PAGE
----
Today’s post comes from another parent from the Disney Effect event in San Francisco, where so many families with parallel journeys through the world of Disney coalesced to discuss this unique yet oft-overlooked side of autism. For the last seven years, Janet Lawson and her husband Daniel Swearingen have worked to build out Autistry Studios, a program designed to help those on the autism spectrum “become successfully independent by leveraging their interests and talents while creating a community” (from their website). This month, with a generous grant from Dan Feshbach, another attendee at the Disney Effect event, they are adding a Digital Arts Studio to Autistry. They will be working with professional animators, game designers, and illustrators to provide hands-on experience creating 2D and stop-motion animation. “Our students and our staff are very excited,” Janet tells us.
It all started with Janet and Daniel’s son Ian, whose love of Winnie the Poo, Thomas the Tank, and other animated fare proved just as vital for his growth and development as Disney movies did for Owen. In a post on the Autistry Studios blog, Janet describes how she first entered Ian’s world:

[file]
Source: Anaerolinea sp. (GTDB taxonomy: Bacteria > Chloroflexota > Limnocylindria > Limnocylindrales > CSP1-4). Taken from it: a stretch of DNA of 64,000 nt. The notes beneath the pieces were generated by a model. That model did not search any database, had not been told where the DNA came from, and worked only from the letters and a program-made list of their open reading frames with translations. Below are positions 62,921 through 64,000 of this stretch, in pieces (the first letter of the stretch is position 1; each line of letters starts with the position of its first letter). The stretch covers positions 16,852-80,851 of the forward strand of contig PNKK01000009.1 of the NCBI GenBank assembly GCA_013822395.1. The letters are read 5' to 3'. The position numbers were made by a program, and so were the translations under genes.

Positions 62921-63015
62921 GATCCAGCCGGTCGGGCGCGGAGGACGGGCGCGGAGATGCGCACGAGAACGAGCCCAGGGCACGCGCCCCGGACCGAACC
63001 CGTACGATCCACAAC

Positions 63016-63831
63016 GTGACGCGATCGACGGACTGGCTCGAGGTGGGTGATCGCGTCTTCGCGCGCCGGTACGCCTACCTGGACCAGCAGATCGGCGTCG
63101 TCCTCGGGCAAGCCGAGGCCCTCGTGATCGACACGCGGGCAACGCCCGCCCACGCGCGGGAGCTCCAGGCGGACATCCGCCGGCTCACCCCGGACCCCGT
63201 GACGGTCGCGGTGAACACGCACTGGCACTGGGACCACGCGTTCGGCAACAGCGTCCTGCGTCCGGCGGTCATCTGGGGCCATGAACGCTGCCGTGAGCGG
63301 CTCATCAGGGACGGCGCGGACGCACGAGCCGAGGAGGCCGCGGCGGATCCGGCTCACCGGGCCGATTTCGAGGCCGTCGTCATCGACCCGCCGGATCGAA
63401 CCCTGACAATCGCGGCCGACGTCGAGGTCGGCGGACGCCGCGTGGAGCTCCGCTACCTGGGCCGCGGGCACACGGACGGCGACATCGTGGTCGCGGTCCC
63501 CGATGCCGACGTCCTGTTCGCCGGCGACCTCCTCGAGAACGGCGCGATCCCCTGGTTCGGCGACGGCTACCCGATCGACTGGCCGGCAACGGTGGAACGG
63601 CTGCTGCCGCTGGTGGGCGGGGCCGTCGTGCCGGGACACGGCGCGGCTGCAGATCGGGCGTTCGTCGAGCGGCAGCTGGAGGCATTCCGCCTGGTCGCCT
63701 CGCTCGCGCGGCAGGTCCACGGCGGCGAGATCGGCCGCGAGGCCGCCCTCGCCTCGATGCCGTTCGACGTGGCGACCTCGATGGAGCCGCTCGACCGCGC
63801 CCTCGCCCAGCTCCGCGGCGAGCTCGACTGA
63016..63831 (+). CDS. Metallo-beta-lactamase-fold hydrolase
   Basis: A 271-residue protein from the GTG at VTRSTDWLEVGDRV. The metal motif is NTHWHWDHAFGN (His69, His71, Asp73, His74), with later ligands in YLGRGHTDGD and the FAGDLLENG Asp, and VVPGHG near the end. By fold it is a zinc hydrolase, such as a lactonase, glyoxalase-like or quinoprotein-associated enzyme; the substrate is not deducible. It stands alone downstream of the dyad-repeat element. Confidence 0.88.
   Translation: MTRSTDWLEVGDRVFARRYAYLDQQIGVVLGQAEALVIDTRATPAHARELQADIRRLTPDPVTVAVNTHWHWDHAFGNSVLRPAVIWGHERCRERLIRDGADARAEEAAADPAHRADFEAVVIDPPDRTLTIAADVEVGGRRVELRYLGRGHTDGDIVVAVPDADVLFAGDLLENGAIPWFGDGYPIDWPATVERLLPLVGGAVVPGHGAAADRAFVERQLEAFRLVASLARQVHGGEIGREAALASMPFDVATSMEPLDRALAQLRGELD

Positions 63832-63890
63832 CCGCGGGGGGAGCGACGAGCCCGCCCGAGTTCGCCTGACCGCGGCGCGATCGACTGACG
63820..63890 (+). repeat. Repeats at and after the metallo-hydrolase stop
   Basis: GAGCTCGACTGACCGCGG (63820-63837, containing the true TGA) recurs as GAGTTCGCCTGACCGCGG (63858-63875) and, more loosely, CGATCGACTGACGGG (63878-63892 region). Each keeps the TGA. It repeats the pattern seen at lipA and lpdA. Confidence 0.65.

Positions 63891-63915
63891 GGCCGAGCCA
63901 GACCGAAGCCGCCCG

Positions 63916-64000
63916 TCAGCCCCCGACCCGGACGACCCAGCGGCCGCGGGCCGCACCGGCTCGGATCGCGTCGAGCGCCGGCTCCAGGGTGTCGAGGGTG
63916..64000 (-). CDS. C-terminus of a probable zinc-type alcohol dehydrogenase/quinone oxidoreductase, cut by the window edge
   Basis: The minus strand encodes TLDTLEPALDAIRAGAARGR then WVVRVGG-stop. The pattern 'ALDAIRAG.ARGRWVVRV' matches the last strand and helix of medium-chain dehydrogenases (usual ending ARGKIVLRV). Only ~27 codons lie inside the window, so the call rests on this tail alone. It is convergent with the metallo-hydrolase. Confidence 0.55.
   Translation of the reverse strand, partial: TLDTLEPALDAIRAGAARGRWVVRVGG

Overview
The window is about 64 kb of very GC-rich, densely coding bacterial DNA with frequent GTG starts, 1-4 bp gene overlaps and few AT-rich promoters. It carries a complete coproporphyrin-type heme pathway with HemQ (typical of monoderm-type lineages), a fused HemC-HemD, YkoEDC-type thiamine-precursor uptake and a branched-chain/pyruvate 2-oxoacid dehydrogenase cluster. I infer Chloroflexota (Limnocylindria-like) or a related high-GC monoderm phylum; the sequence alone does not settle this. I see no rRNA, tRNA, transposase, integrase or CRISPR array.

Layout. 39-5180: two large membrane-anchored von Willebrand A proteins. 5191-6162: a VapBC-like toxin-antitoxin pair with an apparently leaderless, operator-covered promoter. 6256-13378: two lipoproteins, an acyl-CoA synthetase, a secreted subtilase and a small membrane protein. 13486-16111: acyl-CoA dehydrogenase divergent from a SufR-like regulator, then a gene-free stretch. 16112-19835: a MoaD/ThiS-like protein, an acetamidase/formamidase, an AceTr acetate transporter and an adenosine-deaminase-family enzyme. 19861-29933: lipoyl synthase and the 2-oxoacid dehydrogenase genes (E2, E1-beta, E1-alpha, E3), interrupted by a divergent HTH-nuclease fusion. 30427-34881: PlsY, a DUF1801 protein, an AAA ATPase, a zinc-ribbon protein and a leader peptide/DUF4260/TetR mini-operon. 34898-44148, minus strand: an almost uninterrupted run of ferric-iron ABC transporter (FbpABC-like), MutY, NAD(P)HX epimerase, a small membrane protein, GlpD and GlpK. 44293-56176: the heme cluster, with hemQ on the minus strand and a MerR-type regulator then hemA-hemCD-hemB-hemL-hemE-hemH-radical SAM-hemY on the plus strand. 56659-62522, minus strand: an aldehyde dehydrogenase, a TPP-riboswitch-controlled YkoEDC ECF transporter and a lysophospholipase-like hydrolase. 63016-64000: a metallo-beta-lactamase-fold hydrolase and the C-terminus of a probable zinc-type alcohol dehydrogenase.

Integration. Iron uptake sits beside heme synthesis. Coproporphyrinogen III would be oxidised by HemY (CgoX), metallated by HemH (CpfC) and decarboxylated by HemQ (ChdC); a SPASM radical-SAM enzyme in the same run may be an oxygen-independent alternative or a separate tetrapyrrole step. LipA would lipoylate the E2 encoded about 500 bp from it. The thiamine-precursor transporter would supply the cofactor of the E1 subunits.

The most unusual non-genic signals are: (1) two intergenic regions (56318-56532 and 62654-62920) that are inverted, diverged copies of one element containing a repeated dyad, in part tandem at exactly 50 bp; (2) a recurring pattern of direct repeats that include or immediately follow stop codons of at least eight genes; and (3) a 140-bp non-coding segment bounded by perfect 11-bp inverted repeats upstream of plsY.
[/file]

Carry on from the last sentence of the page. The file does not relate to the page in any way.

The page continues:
I have often spoken and have written elsewhere about the moment I truly entered the world of my son, Ian. When Ian was very young (2 to 4 years old) he had very little language. However, he could recite entire Disney movies word-for-word – especially Winnie the Pooh. During that period he also did not sleep at night, so my husband, who had to get up early for work, slept in Ian’s racecar-bed and Ian snuggled up with me. One night when Ian was happily reciting lines from The Blustery Day, I jumped in and took the part of Tigger: “The wonderful thing about tiggers, is tiggers are wonderful things. Their tops are made out of rubber. Their bottoms are made out of springs!” Ian whipped his head around, looked me right in the eye…and then burst into laughter. With a huge smile he welcomed me into his world.
She goes on to describe numerous other breakthroughs, like how Ian developed an enthusiasm for reading via the closed captions on his favorite films. “By entering and embracing our son’s world, we allowed him to teach us other styles of communication,” writes Janet. “Connecting his imagination to the real world and to other people in his life has created a bridge between his world and ours. We use many of these techniques working with other students and families in our program at Autistry. We hope that together we can build more bridges so other families can cross over as well.”